Here’s a staggering fact. Nearly 59% of cats and 54% of dogs equaling an estimated 50.5 million cats and 41.9 million dogs are at risk for weight-related disorders in our country. Obese cats and dogs are commonplace to see. Compare that to human statistics stating 39% of adults and 18.5% of children are considered obese in the United States. Companion animals and their guardians are moving from pudgy to porky at an alarming rate!
These statistics may appear bleak, however increasingly, both medical and veterinary organizations are coordinating their efforts toward increasing awareness of this issue.
Read about a unique program targeting obesity in both pets and their owners here.
The World Small Animal Veterinary Association (WSAVA) in conjunction with the US Centers for Disease Control and Prevention (CDC) held a two-day event for veterinary and medical health care professionals with the vision “A world where regular activity, a balanced diet, and healthy weight are part of every family’s life.” Music to my (and my pets’) ears!
Score your Dog’s Body C
ondition here. Chart thanks to WSAVA.
Did you realize that obesity in humans wasn’t officially recognized as a “disease” until 2013? The American Medical Association (AMA) defines “disease” in this way:
- An impairment of the normal functioning of some aspect of the body
- Demonstrates characteristic signs or symptoms
- Causes harm or morbidity
In the process of weight gain which leads to obesity, the amount of food required for healthy daily energy becomes grossly out of balance to the large amount of food consumed. Normal metabolic, hormonal and/or inflammatory processes are disrupted. As time passes, various organs become impaired, people (and pets) lose healthful vitality, chronic disease processes rear up (like diabetes, arthritis, and cancer), and obviously, quality of life is reduced. It’s plain to see that obesity fits all the AMA’s unpleasant criteria of a “disease”.
Obese Cats and Dogs – Is it a Disease?
By the way, obesity in pets is still not defined as a disease. However, there are multitudes of organizations working together to that end.
On the other hand, if obesity was presented as a true “disease”, then the vet could say “you need to feed this, do this, to save your dear beloved family member from a sad and untimely end”. Talk to anyone who has ever received a diagnosis of urinary disease for their cat or dog. The vet issues very clear orders. He suggests what to feed and stresses how important water consumption is. He prescribes medication needed. And the pet parent jumps to.
Which Nutritional Plan is Best ?
Perhaps part of the issue lies in the murkiness around nutritional plans and exactly what diet is best to promote healthy weight loss (and maintenance) for both canines and felines. There are so many conflicting opinions about appropriate diets, from raw, to prepared at home or from the store, to traditional canned food and kibble. In my recent book, Natural Pet Care for Dogs, I compare various feeding options from the standpoints of quality of food, preparation time and also financial considerations. I help pet parents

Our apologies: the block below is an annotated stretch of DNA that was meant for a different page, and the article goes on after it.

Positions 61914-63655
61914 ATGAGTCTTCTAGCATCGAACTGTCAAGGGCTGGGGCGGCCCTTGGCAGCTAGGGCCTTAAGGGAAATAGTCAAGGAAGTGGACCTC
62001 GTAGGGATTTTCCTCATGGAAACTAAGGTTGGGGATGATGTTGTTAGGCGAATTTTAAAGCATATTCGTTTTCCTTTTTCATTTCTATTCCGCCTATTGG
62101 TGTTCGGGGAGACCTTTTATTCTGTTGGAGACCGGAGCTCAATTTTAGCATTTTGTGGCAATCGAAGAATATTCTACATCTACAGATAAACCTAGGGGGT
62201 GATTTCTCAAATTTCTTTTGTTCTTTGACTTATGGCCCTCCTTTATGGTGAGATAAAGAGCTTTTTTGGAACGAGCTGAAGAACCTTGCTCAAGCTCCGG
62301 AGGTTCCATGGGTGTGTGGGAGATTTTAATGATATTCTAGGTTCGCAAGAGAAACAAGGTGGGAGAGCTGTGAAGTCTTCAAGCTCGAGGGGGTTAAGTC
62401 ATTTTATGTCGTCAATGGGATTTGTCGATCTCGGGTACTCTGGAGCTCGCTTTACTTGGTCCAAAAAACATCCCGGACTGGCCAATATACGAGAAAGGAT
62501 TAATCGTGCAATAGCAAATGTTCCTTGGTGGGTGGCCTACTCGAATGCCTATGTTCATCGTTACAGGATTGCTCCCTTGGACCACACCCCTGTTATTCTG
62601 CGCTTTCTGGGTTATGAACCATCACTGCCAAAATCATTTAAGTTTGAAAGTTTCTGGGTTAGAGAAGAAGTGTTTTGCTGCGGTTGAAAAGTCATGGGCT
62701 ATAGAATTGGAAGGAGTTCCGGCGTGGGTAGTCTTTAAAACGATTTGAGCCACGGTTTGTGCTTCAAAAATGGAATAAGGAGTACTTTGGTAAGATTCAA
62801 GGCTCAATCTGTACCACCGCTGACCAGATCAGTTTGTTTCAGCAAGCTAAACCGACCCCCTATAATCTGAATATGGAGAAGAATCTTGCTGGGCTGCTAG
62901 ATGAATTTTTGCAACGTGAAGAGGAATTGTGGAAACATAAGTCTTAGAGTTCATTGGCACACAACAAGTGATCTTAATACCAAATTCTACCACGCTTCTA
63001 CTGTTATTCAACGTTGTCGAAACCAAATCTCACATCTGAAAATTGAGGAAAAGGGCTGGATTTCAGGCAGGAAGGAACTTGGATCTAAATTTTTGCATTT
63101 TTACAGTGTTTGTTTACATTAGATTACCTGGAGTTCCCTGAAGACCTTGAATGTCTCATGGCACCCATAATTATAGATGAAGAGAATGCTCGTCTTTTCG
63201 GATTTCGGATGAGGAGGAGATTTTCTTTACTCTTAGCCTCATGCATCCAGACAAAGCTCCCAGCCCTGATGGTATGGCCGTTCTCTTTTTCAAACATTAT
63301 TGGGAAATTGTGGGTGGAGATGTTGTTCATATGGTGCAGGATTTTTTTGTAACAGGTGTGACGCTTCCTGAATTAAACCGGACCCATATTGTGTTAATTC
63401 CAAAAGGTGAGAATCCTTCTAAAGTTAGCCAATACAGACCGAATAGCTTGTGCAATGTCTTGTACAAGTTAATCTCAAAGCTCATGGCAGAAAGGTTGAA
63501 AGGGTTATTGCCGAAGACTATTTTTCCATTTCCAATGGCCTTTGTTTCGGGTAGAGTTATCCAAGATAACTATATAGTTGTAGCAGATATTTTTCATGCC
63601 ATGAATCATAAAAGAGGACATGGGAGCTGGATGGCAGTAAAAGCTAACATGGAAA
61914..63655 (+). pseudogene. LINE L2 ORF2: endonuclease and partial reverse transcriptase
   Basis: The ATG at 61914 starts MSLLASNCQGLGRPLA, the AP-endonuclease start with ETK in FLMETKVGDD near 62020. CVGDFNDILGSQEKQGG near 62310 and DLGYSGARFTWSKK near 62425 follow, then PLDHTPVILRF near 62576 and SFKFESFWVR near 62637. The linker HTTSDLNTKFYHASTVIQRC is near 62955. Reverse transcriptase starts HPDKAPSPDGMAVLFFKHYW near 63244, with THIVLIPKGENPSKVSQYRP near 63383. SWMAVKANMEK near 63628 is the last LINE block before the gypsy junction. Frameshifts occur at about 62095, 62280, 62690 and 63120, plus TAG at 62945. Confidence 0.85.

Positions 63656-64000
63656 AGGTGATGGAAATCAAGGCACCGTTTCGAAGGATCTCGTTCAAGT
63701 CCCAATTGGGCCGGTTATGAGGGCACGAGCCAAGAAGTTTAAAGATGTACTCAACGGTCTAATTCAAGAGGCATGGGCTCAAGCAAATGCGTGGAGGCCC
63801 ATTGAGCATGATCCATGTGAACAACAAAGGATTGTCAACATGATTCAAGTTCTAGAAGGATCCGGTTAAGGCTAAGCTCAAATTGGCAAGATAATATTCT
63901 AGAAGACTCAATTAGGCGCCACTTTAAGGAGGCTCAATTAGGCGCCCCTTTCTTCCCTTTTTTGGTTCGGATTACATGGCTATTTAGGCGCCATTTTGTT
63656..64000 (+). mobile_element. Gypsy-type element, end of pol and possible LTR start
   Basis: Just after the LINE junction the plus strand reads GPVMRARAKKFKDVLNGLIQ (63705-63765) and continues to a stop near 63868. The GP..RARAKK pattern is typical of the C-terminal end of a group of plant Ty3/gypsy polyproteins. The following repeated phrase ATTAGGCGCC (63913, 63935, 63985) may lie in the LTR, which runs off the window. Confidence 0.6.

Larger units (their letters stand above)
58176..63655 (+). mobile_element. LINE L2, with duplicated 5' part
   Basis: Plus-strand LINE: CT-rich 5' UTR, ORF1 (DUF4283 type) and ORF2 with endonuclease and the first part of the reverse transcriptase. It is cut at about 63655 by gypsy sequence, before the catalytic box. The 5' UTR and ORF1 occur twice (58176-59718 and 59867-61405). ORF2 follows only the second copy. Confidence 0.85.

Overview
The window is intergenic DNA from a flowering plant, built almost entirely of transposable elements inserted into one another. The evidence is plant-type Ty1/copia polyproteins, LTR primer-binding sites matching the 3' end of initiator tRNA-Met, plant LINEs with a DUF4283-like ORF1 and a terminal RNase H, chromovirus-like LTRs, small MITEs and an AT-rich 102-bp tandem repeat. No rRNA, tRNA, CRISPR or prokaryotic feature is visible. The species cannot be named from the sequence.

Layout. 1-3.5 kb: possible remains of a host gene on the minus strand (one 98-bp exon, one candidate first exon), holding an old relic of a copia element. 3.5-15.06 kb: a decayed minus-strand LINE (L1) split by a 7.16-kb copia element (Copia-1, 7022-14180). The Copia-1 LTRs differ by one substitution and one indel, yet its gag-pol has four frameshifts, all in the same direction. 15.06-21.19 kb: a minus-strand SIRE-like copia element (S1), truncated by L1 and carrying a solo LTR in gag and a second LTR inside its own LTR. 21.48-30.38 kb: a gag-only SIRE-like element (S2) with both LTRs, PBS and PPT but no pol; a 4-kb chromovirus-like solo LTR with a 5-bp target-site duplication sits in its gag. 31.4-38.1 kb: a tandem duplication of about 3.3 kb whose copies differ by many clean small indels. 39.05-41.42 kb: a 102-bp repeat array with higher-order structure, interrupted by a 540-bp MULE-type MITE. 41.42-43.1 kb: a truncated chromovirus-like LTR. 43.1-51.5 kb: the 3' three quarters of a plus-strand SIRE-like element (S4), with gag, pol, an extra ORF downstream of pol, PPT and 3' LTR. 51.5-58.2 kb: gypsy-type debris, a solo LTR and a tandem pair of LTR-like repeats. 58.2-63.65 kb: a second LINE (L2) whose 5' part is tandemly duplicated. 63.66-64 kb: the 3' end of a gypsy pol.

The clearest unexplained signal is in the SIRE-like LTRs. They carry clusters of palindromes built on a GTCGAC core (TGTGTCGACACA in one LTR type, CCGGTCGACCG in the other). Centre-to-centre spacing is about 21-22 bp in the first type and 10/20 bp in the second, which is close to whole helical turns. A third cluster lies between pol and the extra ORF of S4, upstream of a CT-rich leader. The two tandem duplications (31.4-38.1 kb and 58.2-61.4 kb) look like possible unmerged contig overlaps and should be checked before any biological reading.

In this post today I’d like to point out valuable information about pet obesity, and also share a must-read resource I’ve found – the Association for Pet Obesity Prevention (APOP) website.
Among many other excellent tools, you will find a Pet to Human Weight Translator. Here’s are a few examples of what you’ll learn:
- a 12-pound Yorkie is the same as an average female weighing 218 pounds
- a 90-pound female Labrador retriever is equal to a 186-pound 5’ 4” female
- A fluffy feline that weighs 15 pounds is equal to a 254-pound 5’ 9” male
Wow! Additionally, you’ll also find weight comparisons for many more top breeds of cats and dogs. Check it out for your pet’s sake. Hopefully, this turns on a lightbulb for a lot of guardians regarding the seriousness of preventing obesity in our pets!
Score your Cat’s Body Condition here. Chart provided by WSAVA.
However, the APOP (created by a veterinarian for vets and pet owners) doesn’t leave you sitting depressed, staring at startling facts. It offers excellent guidelines to help you understand the how’s and don’ts of starting your dog or cat on a new dietary plan. Did you realize that a crash diet could cause serious health issues and even result in death for your companion in just a few days? There are important things to be aware of. Perhaps the most important is recognizing that a healthful weight loss program will take months. The rewards for your obese cats and dogs and your sense of well-being will be worth the effort.
Of course, exercise is of utmost importance in any well-designed health plan. You’ll read some great tips that point out differences by breed. Of course, you’ll take into consideration your own athletic abilities. There are even tips on how to get your cat moving!
Probiotics to the Rescue for Obese Cats and Dogs!
Aside from implementing specific diets and athletic programs, there is a nutritional supplement available that is safe for any dog or cat. Probiotics are beneficial for puppies and kittens to adults. Even when obese cats and dogs have extra pounds to lose, probiotics are critical to gut balance and extremely valuable to the process of weight loss. As we’ve discussed, the original issues with weight gain begin with an unbalanced digestive system. Probiotics (good bacteria) restore balance to the digestive system. They help to reduce inflammation, absorb important nutrients and stimulate the immune system. And they are available in a number of different delivery systems that your dog or cat will love!
The importance of recognizing and preventing pet obesity must not be overlooked by the responsible pet parent! The 12th Annual Pet Obesity Awareness Day isn’t until October 9th. Join with me in getting a jump on sharing this important information with others who love their pets today!